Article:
BRITISH GLASS

FOUNDATION

Museum Update February 2020


 

The British Glass Foundation is pleased to announce that a bid to The National Lottery Heritage Fund (formerly the Heritage Lottery Fund), spearheaded with support from Dudley MBC, has successfully completed its second stage.

The project to convert the former Stuart Crystal site in Wordsley into a world-class facility and a new home for the renowned Stourbridge Glass collection has been awarded a second-phase grant of £980,000 towards the internal fit-out of the new museum which is due to open Spring 2022.

You can read the full press release here and see photographs of what the site was like back in 2015: GlassCuts 156 Special Edition

Allister Malcolm and Councillor Ian Kettle talking about the great news here:

Museum Set To Open Summer 2021

To be kept up to date with all developments regarding the museum and glass industry please consider joining our monthly mail out Glass Cuts by forwarding your email address to bgf@britishglassfoundation.org.uk


downstairs render

upstairs render

Click the Thumbnails above for an expanded view



 

The glass collection, both owned and loaned items, represent one of the finest holdings of 18th, 19th and 20th century glass in the world. Numbering some ten thousand items, the glass includes stunning examples from every major period of glass production in the country with the highlight being the collection of cameo glass, the speciality of the Stourbridge factories at the end of the 19th century.

The vision of The British Glass Foundation, following the closure of Broadfield House Glass Museum in September 2015, is for a brand new Museum of Glass that brings together the collection onto one site. The new Museum – The White House Cone Museum of Glass –  which is due to open around Spring 2022 will provide additional display space offering the potential to animate the visitor experience telling the stories of the community that enabled Stourbridge to lead the world. The intention is to use the glass collection as the core element of an interactive tourist destination that will have a significant impact on the visitor economy of the region.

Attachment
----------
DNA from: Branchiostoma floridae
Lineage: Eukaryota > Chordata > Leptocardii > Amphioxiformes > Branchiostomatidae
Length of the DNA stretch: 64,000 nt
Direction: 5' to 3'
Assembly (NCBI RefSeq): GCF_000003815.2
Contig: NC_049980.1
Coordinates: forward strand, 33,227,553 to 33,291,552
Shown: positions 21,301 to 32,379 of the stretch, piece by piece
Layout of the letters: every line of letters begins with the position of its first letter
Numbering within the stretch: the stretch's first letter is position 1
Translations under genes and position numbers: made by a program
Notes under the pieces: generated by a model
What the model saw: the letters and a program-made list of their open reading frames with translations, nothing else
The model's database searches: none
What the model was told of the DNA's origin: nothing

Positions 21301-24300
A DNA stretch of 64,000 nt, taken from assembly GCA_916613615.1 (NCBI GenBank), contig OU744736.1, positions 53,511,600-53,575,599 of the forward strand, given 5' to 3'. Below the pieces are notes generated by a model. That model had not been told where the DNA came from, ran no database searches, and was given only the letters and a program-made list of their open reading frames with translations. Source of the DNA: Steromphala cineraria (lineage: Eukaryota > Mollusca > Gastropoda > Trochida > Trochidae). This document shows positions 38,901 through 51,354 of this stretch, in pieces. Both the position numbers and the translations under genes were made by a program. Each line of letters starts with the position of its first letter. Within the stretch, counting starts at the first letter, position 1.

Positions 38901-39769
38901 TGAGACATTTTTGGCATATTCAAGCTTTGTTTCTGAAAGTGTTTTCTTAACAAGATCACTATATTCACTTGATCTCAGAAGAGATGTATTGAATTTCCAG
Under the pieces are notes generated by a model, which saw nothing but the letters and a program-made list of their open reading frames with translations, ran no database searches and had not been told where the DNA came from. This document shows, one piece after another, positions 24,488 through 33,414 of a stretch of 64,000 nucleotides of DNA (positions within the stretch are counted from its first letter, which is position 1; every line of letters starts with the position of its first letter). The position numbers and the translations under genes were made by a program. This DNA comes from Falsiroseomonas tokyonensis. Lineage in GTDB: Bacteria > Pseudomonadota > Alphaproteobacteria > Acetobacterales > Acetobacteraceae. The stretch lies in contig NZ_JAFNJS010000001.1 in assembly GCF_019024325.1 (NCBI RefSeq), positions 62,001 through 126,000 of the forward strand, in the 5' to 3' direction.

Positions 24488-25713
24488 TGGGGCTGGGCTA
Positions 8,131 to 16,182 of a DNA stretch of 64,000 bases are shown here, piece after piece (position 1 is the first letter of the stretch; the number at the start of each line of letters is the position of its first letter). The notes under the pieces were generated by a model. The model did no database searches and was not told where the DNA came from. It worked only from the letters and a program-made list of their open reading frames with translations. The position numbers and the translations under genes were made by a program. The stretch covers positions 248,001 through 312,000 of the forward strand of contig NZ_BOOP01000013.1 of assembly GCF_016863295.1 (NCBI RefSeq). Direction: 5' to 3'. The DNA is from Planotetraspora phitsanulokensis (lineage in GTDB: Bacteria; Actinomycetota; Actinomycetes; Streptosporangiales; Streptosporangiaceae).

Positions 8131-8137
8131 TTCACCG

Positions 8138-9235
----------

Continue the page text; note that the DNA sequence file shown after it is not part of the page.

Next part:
Please subscribe to GlassCuts to be kept informed of developments at the new site.

THE BRITISH GLASS FOUNDATION GRATEFULLY ACKNOWLEDGES THE SUPPORT GIVEN BY THE EUROPEAN REGIONAL DEVELOPMENT FUND AND THE  NATIONAL LOTTERY HERITAGE FUND

Artists Impression of White House Cone Museum of Glass

The Glass Collections

These collections, which comprise both owned and loaned items, are undoubtedly the largest collection of English glass in the world – having around 10,000 items – even more than the Corning Museum of Glass in New York, the largest glass museum in the world. Charles Hajdamach was Director of Museums and was responsible for creating Broadfield House Glass Museum and bringing together all the various collections held by the Borough and local Councils some 40 years ago. He says: The glass collections represent one of the finest holdings of British 18th, 19th and 20th century glass in the world. Numbering some ten thousand items, the glass includes stunning examples from every major period of glass production in this country with the highlight being the collections of cameo glass, the speciality of Stourbridge factories at the end of the 19th Century. The Museum benefited from major bequests especially that of Michael Parkington which extended and completed Broadfield’s collection of 18th century glass. Iconic collections were also saved including that of the great 20th century glass designer Alexander Hardie Williamson.  Important glass archive material is also owned including pattern books from Stevens & Williams, Richardson’s amd Thomas Webb & Sons, plus the two major glass libraries of Robert J. Charleston, former Curator at the Victoria and Albert Museum, and from H. Jack Haden, a local historian who amassed a valuable collection of local Stourbridge material, as well as many other documents, letters, photographs and films. The glass library is one of the finest in the country and includes the complete microfiche catalogue of original glass catalogues owned by the Corning Museum of Glass in America, the only museum in this country to own this valuable research facility. Glass making equipment has also been collected to compliment the glass and the archive collections. Notable pieces include the only surviving ‘Pull-Up’ machine invented by John Northwood in the 1880s to decorate glass ware at Stevens & Williams, and a rare complete example of a Bohemian copper-wheel engraving lathe which was used by the great Joseph Keller.